(Lander, WY) – Tristan Larsen, the Kennel Manager at the Smith Creek Pet Resort, not only rehabilitates abandoned and abused dog breeds like pit bulls, she also aims to dispel the idea certain breeds should ever be deemed “dangerous.”
Run by Scott and Francine Lewis, the Smith Creek Pet Resort recently agreed to let Larsen reserve a rehabilitation kennel specifically for pit bulls and bully breeds as a part of her Strong Heart Rescue program.
Larsen, a former vet tech, is also currently studying Dog Obedience Training & Behavior Modification at the Animal Behavior College, and has also trained at Maddie’s Shelter Medicine Program at Cornell University.
“I think “problem breeds” are not a real thing,” Larsen commented on the misconceptions and myths associated with bully breeds. “The word pit bull is a blanket term for multiple breeds, and I just feel like pit bulls are labeled and deal with a lot of propaganda.”
“These dogs deserve a chance at life, and deserve to know what love is. It just makes me feel good doing this kind of work.”
Larsen went on to say that bully breeds have been a huge part of her entire life, and how her family pit even helped teach her one-year-old how to walk.
“There are no bad dogs, just bad owners. Pits are just misunderstood, and people need to just educate themselves a little better.”
Larsen later explained there are many reasons as to the need for rehabilitation and rescue, citing homelessness, overloaded shelters, and the overall need for more enforcement of neglect and abuse laws.
“There’s dogfighting that goes on. Dogs that are turned into bait dogs, that are attacked until they’re almost dead, then are dumped. Then when they get to shelters they’re labeled aggressive because they’re covered in scars, and they’re not. They face horrible things like starvation, abuse, and nothing ever happens to the people that do it.”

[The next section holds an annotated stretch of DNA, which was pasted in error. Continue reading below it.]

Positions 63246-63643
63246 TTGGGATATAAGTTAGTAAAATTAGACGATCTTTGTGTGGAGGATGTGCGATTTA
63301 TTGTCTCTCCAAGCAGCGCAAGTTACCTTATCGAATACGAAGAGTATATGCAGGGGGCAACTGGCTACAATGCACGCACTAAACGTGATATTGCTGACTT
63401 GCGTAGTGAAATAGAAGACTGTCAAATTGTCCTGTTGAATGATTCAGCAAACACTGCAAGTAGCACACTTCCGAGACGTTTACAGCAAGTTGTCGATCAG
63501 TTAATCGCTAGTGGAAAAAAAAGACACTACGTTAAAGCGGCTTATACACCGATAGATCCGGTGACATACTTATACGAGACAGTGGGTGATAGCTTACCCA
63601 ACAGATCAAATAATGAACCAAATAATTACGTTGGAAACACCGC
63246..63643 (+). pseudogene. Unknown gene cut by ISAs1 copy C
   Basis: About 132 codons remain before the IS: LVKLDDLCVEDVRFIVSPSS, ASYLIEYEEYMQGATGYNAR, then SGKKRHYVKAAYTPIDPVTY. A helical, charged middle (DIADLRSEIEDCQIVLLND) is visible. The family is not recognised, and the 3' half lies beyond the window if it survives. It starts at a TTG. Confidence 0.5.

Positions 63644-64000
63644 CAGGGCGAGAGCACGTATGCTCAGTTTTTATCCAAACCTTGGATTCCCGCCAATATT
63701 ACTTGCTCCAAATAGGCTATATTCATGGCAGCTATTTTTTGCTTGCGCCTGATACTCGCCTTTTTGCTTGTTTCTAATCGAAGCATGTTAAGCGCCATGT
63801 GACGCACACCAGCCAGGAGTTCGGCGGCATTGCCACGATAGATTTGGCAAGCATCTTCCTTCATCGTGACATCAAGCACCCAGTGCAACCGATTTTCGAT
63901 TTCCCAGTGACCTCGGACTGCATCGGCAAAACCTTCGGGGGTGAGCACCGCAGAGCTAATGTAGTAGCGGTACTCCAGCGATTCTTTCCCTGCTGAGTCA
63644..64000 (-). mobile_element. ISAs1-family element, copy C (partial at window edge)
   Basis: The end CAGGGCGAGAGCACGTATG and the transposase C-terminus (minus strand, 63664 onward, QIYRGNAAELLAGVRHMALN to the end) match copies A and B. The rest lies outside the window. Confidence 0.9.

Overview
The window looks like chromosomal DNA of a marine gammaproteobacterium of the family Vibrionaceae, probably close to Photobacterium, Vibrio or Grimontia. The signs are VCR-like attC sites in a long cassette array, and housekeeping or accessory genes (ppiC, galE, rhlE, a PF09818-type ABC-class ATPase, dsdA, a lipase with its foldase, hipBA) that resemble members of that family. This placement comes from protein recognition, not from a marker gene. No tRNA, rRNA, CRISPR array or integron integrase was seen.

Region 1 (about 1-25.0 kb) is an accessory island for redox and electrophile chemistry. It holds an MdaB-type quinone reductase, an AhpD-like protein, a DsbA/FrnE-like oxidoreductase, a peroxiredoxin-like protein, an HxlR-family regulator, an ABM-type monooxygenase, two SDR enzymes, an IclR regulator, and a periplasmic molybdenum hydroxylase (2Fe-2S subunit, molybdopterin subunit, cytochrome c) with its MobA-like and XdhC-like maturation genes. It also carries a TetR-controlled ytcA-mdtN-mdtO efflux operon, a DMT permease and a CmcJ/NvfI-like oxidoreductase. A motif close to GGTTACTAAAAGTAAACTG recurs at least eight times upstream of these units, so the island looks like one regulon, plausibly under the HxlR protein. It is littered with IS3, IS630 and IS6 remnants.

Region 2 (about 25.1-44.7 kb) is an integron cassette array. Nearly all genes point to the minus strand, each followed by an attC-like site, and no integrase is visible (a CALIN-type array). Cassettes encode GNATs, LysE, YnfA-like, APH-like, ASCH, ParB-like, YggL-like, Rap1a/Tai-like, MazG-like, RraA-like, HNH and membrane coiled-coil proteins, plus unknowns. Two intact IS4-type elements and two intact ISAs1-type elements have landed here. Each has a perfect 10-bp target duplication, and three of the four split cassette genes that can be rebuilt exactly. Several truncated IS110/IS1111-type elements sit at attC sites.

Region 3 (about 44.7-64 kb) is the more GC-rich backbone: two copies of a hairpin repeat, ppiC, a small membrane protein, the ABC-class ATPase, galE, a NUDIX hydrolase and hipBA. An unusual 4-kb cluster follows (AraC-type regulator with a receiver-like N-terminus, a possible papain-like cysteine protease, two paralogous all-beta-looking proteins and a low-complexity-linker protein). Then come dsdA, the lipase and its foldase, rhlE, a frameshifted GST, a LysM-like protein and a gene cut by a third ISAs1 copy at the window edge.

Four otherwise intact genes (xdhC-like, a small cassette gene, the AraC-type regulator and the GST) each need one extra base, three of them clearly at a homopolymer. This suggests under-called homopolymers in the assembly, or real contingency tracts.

Larsen commented that many of these dogs end up not getting adopted because of their rough start to life and unfair labeling.
“I’m going to make a stand for these dogs; they have souls, you know?”
One of the pit-mix doggos Larsen recently rescued and rehabilitated is Buddy, a poor little little guy who has had a very rough start to life, having been discovered homeless, malnourished and neglected.
Larsen was contacted about Buddy by Yola’s Pet Rescue, and was later medically cared for at G Bar G Veterinary Services.
Buddy has since made literal leaps and bounds in his rehabilitation, and is now looking for his furever home.
Here’s some more about Buddy from Larsen.
“Buddy is around 3 years old. When we found him he was terrified of humans! He’s only been with us at the kennel about a month and he is absolutely in love with everyone he meets! Buddy is neutered, (microchipped) and up to date on all vaccinations. He will have to take thyroid medicine for a long time. I have about a 6 month supply to give whoever adopts him. It’s also very cheap. Buddy walks great on a leash, knows basic commands of sit, shake, lay down, sit pretty and army crawl. Buddy dose fantastic with almost any dog. He should go to a home with no intact males. He’s good around cats and people of all sizes. Buddy deserves humans who will show him love everyday. The sad story he was dealt in the beginning of his life is now over. Buddy is a Strong Heart Dog Society pup for life! His adoption fee is 125$ reach out if you would like to meet this amazing guy!”
Call the Smith Creek Pet Resort at (307) 332-5412 to enquire about meeting or applying to adopt Buddy!
Other Success Stories
Larsen also shared some of the other success stories of her rehabilitation work, with the hope being to add Buddy to the list.
County 10 readers and KOVE 1330 AM / 107.7 FM’s Coffee Time listeners may recall learning about Watson, who, after an eight month stay at the Lander Pet Connection and Larsen’s rehabilitation, was officially adopted last year and went on to become the K-9 unit at a police station in Salt Lake City.
Larsen also recently rehabilitated a fella by the name of Vader, who is now going on to South Dakota to become a service dog for her friend who recently had their leg amputated.
Check out some photos of Larsen’s other past success stories below!
Once again, to reach out about adoption, leads on rescues and more information about rescuing bully breeds, call (307) 332-5412 and ask for Tristan. (Keep in mind, Larsen works specifically with abuse/neglect rescue rehabilitations, not re-homing.)